I used to hate history lessons when I was at school. I just couldn’t see any reason for learning about things that had happened so long ago. And geography wasn’t much better. Why should I be interested in places that, at the time, I never thought I would visit?
Of course, I know better now – I’ve been to some of the places I learnt about and realise that much of what is happening today is as a result of what happened in the past. And, through my interest in wine, both history and geography have come to life – something my teachers could never manage to do. For example, the back label of a bottle of wine I opened recently told me that the Aglianico grape from which the wine was made had been grown in the Campania region of southern Italy for over 2000 years. But that bare fact hides something more: the name Aglianico (“alley-annie-co”) derives from “the Hellenic (or Greek) one”, so we know that, although the grape has been grown in Italy for 2 millennia, it was originally brought there across the Aegean Sea by early Greek traders. History and geography in a single bottle!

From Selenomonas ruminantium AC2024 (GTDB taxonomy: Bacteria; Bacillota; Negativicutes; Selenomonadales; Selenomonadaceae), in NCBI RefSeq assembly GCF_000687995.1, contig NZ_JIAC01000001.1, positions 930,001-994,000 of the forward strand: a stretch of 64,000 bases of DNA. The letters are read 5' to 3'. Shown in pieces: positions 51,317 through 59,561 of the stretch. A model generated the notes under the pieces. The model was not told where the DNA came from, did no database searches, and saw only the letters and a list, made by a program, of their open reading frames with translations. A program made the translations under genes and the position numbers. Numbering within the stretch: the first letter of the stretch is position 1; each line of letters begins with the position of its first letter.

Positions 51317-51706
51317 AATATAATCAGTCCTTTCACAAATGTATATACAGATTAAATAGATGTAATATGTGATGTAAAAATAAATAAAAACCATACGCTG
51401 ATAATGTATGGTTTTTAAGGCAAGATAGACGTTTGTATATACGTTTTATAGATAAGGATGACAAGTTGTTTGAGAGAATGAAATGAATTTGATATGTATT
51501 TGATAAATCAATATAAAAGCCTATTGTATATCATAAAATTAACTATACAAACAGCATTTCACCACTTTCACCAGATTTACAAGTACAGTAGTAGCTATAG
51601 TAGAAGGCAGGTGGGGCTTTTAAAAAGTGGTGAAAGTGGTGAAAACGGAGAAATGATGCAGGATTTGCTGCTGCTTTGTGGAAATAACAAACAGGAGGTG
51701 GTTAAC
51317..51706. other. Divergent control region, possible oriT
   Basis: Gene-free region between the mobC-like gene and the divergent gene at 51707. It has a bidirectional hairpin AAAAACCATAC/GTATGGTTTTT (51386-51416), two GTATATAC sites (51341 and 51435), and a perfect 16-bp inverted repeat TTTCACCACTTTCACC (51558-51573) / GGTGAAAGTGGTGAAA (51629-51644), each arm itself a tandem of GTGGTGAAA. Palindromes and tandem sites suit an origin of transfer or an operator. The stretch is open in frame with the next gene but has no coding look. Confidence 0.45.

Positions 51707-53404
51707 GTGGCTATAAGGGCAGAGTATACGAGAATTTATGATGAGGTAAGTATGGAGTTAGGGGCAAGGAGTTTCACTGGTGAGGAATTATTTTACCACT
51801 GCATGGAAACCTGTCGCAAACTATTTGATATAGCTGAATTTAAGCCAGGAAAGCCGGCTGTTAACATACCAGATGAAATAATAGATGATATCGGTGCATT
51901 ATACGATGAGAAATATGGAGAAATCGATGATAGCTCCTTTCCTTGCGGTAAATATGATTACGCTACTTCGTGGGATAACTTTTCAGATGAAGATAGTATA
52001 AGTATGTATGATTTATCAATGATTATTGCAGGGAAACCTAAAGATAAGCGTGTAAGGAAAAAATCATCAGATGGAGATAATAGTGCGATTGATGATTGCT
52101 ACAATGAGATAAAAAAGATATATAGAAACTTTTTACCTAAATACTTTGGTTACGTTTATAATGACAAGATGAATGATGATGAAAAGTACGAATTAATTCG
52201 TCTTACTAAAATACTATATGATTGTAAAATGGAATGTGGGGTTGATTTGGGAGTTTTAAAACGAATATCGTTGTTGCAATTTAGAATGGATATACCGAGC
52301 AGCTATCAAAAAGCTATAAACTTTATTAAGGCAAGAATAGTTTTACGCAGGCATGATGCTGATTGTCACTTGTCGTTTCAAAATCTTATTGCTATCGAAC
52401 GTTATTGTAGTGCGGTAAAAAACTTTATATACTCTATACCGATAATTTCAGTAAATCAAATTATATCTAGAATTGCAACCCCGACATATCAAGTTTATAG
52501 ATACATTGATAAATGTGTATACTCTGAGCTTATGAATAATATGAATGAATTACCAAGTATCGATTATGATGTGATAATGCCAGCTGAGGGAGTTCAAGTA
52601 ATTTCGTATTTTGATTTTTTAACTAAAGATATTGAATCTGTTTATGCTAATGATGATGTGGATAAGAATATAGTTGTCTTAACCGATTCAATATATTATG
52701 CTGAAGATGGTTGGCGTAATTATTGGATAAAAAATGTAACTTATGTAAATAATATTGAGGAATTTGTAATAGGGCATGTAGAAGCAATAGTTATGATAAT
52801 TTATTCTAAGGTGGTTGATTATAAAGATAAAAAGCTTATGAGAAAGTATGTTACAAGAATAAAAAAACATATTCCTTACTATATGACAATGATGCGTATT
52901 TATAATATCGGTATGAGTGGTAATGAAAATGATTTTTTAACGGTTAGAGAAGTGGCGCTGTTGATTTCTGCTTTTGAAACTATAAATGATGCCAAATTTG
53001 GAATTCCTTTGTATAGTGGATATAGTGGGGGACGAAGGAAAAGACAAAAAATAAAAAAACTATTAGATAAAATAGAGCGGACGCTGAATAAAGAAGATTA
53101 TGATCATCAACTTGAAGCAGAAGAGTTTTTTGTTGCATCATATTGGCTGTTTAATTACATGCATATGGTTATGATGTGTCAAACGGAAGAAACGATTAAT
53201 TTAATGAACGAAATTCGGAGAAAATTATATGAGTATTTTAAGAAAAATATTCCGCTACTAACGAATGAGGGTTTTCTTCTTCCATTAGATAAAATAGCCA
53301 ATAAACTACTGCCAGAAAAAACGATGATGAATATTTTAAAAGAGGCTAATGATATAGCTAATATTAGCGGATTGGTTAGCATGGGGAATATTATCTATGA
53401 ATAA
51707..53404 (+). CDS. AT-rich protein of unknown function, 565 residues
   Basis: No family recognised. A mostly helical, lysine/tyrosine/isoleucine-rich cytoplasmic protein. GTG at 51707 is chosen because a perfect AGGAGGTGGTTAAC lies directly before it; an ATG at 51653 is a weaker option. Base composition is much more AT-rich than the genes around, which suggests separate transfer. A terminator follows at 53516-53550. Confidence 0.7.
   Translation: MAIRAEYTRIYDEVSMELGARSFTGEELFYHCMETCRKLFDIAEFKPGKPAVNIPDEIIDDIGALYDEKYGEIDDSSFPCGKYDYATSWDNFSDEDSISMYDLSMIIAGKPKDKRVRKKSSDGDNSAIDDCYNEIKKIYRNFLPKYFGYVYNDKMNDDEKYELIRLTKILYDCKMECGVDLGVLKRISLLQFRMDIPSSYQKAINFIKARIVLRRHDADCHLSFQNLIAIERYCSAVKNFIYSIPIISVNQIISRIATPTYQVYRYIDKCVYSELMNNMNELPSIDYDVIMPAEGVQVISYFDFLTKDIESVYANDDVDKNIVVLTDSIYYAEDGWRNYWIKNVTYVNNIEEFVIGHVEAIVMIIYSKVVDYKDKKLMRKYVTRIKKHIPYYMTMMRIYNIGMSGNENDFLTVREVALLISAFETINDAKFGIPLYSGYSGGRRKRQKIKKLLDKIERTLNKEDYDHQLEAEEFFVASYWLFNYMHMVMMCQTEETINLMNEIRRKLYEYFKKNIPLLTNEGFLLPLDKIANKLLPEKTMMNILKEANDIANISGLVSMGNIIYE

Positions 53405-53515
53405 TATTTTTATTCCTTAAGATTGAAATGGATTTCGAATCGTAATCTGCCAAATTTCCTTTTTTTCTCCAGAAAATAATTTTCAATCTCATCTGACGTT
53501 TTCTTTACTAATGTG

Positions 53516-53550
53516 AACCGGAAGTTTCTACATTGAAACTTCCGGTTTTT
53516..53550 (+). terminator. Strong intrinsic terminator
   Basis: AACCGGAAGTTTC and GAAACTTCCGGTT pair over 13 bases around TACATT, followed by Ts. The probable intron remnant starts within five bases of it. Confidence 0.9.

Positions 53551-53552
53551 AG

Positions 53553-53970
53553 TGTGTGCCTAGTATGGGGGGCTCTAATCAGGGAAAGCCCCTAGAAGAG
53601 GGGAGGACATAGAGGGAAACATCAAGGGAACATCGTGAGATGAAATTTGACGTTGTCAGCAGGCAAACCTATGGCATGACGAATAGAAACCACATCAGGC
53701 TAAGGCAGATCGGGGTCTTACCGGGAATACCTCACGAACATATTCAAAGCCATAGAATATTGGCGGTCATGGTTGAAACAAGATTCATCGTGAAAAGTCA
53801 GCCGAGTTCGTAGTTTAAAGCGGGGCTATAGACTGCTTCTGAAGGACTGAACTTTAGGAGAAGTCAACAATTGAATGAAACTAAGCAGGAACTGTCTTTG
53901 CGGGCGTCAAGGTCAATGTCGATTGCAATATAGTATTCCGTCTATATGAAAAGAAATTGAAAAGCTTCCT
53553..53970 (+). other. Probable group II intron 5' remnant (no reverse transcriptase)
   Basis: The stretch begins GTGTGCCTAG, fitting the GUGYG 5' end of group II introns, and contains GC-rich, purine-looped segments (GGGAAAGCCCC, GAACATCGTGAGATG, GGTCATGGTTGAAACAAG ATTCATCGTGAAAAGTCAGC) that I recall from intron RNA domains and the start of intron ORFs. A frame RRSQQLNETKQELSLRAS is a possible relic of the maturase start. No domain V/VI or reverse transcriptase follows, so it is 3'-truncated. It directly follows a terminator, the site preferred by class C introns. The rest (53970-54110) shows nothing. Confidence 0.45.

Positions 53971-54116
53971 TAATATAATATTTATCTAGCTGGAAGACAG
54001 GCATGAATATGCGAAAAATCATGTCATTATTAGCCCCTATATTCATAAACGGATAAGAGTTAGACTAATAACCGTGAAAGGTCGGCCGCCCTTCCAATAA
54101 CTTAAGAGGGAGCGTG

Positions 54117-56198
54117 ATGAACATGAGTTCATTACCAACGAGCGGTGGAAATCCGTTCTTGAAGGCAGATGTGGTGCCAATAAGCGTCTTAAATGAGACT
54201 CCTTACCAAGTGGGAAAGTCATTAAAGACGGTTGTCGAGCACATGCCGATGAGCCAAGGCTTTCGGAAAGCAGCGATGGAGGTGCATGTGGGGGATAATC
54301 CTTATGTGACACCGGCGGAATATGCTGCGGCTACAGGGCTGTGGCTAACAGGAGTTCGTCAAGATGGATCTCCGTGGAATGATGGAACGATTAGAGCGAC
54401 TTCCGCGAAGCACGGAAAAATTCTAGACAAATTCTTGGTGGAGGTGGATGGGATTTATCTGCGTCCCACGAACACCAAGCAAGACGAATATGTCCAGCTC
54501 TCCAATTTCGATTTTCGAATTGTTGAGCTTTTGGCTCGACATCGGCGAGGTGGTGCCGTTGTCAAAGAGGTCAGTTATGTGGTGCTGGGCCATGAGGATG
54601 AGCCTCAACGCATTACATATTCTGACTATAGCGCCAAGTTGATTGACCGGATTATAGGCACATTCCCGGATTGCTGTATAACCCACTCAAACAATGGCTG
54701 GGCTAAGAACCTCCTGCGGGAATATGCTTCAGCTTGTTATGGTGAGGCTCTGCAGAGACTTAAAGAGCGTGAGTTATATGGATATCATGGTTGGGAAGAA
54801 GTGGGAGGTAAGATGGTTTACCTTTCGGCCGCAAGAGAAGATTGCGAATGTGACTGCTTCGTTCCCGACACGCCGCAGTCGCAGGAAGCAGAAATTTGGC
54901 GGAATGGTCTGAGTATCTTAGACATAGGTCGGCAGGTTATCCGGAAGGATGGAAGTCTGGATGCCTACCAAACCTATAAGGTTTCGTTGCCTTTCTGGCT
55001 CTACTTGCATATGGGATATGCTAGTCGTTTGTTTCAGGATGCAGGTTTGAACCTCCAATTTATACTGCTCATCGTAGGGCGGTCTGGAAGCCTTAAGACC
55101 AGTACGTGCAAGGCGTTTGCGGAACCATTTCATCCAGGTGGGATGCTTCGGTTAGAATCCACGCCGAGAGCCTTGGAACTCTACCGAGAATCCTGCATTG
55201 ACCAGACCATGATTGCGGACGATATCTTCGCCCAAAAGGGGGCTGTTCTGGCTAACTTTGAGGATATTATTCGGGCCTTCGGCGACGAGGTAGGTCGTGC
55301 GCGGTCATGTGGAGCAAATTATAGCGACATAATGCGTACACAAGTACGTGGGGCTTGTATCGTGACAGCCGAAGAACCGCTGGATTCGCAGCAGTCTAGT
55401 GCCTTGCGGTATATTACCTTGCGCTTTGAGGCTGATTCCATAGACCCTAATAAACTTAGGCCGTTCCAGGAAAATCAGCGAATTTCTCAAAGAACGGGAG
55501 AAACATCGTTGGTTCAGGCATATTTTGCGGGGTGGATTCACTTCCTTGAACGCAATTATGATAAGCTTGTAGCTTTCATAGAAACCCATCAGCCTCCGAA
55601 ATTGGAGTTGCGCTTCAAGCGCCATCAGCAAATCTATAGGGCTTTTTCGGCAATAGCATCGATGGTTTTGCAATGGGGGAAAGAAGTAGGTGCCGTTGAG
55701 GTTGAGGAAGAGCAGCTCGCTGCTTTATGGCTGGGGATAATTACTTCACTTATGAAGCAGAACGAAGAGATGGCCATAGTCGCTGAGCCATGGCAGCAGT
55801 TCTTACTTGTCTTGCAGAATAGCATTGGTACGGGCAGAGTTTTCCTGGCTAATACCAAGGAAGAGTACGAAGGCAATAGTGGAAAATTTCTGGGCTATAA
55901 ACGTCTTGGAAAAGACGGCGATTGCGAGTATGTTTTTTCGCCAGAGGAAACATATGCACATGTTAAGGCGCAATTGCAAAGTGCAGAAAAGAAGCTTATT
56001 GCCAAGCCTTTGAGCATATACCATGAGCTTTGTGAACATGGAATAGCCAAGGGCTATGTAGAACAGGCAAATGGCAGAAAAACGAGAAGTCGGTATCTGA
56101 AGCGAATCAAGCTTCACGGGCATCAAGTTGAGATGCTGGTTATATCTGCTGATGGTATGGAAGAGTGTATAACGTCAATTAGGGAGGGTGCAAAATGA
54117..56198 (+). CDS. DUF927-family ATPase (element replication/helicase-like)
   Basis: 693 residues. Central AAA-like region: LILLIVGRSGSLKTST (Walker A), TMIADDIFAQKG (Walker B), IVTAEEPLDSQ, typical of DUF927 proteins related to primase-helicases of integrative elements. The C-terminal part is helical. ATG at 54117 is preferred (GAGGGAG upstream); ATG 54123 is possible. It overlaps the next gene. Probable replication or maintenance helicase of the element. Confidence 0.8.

But, what about the wine?
Terredora di Paolo’s Aglianico (Waitrose, £12.99) has a typical southern Italian intensity and richness with attractive wild berry and cherry flavours and a distinct underlying acidity that helps it go so well with food – try it with grilled lamb chops. And, despite the warmth of Campania, the alcohol is quite restrained (13%) giving the wine a nice balance.
I’m sure my history and geography teachers would be proud of me now – I certainly gave them no reason to be at the time. But then, their lessons couldn’t explain things in my kind of way – through the medium of wine!